Take the 2-minute tour ×
Stack Overflow is a question and answer site for professional and enthusiast programmers. It's 100% free.

Hi am new to Teradata and am stuck with a problem

There is an ID table which stores an Unique ID given to each person

CREATE TABLE IDS(
ID VARCHAR(8),
UPDATED_DATE DATE)

Then we have a name and address table which do not have any primary keys that stores demographic information for the IDS

CREATE TABLE NAMES(
ID VARCHAR(8),
NAME VARCHAR(50))
CREATE TABLE ADRRESSES(
ID VARCHAR(8)
ADDRESS VARCHAR(200))

Now each ID can have multiple name and IDS. However for names and address I want to use the ones that are have more counts. If two names have the same COUNT I just want the First row

ID NAME COUNT

1234 John Smith 6

1234 Johnnie Smith 6

1234 J Smith 2

In the above example I want the name John Smith. Here is the left Join I am performing since an ID may not have a name or address. Here is what I am trying

SELECT * FROM
(SELECT ID as V_ID from IDS) a
LEFT JOIN
(SELECT ID, NAME, COUNT(*) AS COUNTER,(RANK() OVER(ORDER BY COUNTER DESC)) AS RNK
FROM NAMES 
GROUP BY ID)b
ON a.ID = b.ID
AND b.RNK = 1            -- Should give me only the first row
LEFT JOIN
(SELECT ID, ADDRESS, COUNT(*) AS COUNTER, (RANK() OVER (ORDER BY COUNTER DESC) ) AS RNK
FROM ADDRESSES
GROUP BY ID) c
ON c.ID = a.ID
And c.RNK = 1

However this is not getting me the desired result. I tried using ROW NUMBER instead of RANK also but still no results. How should I write this query in TERDATA?

share|improve this question
    
I'm a little confused by your syntax. In most databases, the window functions (such as rank) cannot be used with group by. I think you want to do the group by in a subquery and then the rank, or vice versa. –  Gordon Linoff May 13 '12 at 3:28
    
its allowed in teradata without needing a subquery. And the qury by itself SELECT ID, ADDRESS, COUNT(*) AS COUNTER, (RANK() OVER (ORDER BY COUNTER DESC) ) AS RNK FROM ADDRESSES GROUP BY ID works fine and gives the desired result so I doubt there is anything wrong with that –  Eosphorus May 14 '12 at 0:11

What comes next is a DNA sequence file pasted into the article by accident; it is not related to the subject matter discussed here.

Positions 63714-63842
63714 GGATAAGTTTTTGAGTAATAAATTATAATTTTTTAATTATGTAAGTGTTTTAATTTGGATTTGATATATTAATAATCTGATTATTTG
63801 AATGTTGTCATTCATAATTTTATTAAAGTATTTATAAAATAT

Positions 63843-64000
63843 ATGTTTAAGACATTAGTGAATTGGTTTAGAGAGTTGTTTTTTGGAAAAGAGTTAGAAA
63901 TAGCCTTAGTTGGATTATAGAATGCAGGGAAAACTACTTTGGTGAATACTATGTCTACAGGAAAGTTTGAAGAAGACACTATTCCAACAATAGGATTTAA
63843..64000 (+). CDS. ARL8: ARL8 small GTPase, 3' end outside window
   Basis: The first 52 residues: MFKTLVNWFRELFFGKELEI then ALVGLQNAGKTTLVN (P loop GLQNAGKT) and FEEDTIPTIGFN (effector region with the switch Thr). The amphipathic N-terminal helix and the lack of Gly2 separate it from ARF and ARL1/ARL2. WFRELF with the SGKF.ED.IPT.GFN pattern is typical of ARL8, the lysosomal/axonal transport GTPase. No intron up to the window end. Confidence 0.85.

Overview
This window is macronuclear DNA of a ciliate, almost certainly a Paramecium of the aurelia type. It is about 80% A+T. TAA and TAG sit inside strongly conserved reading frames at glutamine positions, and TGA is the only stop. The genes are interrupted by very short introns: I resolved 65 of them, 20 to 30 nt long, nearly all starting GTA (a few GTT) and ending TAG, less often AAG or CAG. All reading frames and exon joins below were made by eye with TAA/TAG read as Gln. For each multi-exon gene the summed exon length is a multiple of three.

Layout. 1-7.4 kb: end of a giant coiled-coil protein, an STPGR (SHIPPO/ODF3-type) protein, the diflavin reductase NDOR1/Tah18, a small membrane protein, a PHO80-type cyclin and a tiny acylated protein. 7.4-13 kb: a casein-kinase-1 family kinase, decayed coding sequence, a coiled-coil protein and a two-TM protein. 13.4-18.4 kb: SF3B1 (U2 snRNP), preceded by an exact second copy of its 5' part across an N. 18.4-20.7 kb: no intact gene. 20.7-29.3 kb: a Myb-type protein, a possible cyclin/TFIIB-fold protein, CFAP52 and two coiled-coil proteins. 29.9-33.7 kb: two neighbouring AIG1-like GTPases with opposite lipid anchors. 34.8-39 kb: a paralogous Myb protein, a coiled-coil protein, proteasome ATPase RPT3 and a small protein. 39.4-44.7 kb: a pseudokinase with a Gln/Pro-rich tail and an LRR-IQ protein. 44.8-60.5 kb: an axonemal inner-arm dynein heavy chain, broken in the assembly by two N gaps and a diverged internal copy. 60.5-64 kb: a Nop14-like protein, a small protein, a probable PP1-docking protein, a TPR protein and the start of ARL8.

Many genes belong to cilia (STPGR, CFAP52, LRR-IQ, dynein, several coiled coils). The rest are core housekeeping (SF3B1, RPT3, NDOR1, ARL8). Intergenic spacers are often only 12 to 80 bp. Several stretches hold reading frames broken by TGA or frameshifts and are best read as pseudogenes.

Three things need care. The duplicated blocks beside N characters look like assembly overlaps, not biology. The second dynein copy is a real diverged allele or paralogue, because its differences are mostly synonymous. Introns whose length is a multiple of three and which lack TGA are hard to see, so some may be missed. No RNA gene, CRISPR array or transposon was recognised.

Is the count supposed to count the number of times an ID/name combination appears in the table (which presumably also has more columns in real life)? Can you also explain why John Smith is chosen ahead of Johnnie Smith when they have the same count? –  lins314159 May 14 '12 at 12:07
    
@lins314159 if two counts are same its ok to choose any one of them so we can choose the first one –  Eosphorus May 14 '12 at 21:26

1 Answer 1

up vote 0 down vote accepted

I solved it ...I needed a qualify and a partition by

SELECT * FROM
    (SELECT ID as V_ID from IDS) a
    LEFT JOIN
    (SELECT ID, NAME, COUNT(*) AS COUNTER
    FROM NAMES
    GROUP BY ID
    qualify ROW_NUMBER() OVER(PARTITION BY ID ORDER BY COUNTER DESC) = 1
    )b
    ON a.ID = b.ID
    LEFT JOIN
    (SELECT ID, ADDRESS, COUNT(*) AS COUNTER
    FROM ADDRESSES
    GROUP BY ID
    qualify ROW_NUMBER() OVER(PARTITION BY ID ORDER BY COUNTER DESC) = 1
    ) c
    ON c.ID = a.ID
share|improve this answer

Your Answer

 
discard

By posting your answer, you agree to the privacy policy and terms of service.

Not the answer you're looking for? Browse other questions tagged or ask your own question.